BVO - The mega rich are buying newspapers as if they were ball clubs ... but these trophies are going for a song.
Amazon.com founder Jeff Bezos buying the storied Washington Post for $250 million. Boston Red Sox owner John Henry taking the Boston Globe for $70 million; Warren Buffett scooping up Media General's dailies for $142 million. And with the Koch brothers and Eli Broad on the hunt, newspapers are going back to the 19th century when print was the property of gilded industrialists.
What sets Bezos apart: he's the first digital blueblood. But will he use that digital brain to become a media mogul like Randolph Hearst, Rupert Murdoch and the mythical Citizen Kane?
He owns stakes in Twitter and Business Insider. His company dominates the book retailing business, earns hundreds of millions of dollars a year in ad revenue, and streams videos onto tablets it makes.
But unlike other moguls, he hasn't wielded a political bullhorn, except to back gay marriage and fight higher taxes on the wealthy. Regardless, the newspaper that broke Watergate will give him political clout and prestige in the nation's capital, where his company has lobbied on tax issues.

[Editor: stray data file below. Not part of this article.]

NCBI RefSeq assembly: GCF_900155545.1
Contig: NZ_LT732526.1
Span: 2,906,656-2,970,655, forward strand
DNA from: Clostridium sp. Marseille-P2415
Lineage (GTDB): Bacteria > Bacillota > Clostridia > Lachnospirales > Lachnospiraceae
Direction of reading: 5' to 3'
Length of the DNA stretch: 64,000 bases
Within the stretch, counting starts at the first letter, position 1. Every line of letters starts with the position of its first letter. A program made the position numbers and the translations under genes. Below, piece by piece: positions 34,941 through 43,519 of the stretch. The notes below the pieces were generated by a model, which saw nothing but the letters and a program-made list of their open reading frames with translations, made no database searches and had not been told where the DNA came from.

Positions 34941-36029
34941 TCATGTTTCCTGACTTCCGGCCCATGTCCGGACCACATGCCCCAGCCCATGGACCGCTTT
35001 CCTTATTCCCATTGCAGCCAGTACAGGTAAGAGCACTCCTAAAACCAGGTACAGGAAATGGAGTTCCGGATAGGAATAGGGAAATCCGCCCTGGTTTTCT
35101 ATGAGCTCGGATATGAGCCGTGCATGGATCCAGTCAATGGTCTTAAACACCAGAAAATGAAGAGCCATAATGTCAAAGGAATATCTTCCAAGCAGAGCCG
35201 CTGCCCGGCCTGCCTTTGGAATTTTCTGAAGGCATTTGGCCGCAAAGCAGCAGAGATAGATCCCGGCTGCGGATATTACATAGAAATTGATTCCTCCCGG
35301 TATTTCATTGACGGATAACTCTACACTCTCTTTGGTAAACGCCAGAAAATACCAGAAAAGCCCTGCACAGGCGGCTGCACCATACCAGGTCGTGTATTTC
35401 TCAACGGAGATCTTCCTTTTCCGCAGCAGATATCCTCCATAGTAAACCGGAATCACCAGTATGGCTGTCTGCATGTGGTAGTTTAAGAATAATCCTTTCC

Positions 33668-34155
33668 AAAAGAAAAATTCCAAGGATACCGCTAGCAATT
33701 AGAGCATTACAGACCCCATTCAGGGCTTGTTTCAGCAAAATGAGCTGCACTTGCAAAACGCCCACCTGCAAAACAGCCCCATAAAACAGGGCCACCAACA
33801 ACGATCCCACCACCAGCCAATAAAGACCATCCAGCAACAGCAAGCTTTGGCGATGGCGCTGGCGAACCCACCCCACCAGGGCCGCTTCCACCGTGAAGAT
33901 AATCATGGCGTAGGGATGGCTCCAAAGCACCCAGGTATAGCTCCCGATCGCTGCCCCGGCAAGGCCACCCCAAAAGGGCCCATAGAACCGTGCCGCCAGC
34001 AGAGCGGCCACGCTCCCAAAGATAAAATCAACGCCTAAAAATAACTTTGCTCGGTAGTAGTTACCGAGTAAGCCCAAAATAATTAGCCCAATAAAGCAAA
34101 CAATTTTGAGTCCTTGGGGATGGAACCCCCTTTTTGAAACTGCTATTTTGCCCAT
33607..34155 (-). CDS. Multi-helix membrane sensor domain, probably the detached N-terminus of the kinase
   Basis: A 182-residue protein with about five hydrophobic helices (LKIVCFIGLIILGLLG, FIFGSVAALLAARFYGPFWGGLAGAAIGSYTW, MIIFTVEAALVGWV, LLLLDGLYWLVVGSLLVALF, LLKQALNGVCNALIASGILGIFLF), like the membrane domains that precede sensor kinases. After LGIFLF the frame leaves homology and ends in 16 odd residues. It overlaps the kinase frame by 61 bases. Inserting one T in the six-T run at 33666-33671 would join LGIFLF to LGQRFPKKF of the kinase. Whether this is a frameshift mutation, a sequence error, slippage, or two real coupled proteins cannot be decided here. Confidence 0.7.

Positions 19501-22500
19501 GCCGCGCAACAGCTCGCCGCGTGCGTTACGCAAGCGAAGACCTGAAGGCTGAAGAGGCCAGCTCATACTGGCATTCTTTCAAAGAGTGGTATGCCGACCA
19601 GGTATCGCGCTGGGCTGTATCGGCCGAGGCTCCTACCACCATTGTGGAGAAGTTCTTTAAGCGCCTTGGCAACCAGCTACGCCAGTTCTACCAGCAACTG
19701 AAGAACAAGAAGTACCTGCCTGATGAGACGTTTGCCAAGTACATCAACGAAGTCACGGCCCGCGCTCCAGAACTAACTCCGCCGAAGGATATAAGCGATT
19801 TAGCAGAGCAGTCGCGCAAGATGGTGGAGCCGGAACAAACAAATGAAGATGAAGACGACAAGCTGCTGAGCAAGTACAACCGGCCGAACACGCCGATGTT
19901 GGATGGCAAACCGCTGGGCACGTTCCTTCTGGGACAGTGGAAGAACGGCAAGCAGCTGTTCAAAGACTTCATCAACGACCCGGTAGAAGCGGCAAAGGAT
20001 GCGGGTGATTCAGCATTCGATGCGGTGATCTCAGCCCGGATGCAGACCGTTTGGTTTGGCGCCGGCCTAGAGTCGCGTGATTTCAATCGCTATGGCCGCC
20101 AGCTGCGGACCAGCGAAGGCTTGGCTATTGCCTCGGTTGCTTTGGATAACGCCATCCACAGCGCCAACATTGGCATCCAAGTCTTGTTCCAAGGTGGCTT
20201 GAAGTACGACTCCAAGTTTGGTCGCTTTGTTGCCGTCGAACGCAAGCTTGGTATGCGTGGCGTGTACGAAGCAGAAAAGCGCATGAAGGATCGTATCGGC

He says he'll let the current management team run the Post, but expect some changes. He once said newspapers won't be around in 20 years, leading some to wonder whether he'll turn the Post into an online daily. And he wrote the book on disrupting businesses: just look at what happened to the publishing industry.
Two things he and his new baby have in common: love of the printed word and tolerance for razor-thin profits. His executive meetings begin with silent readings of six-page memos as if it were study hall. The Post, where revenue fell for seven straight years, will test his patience and show whether he's in it for profits or philanthropy.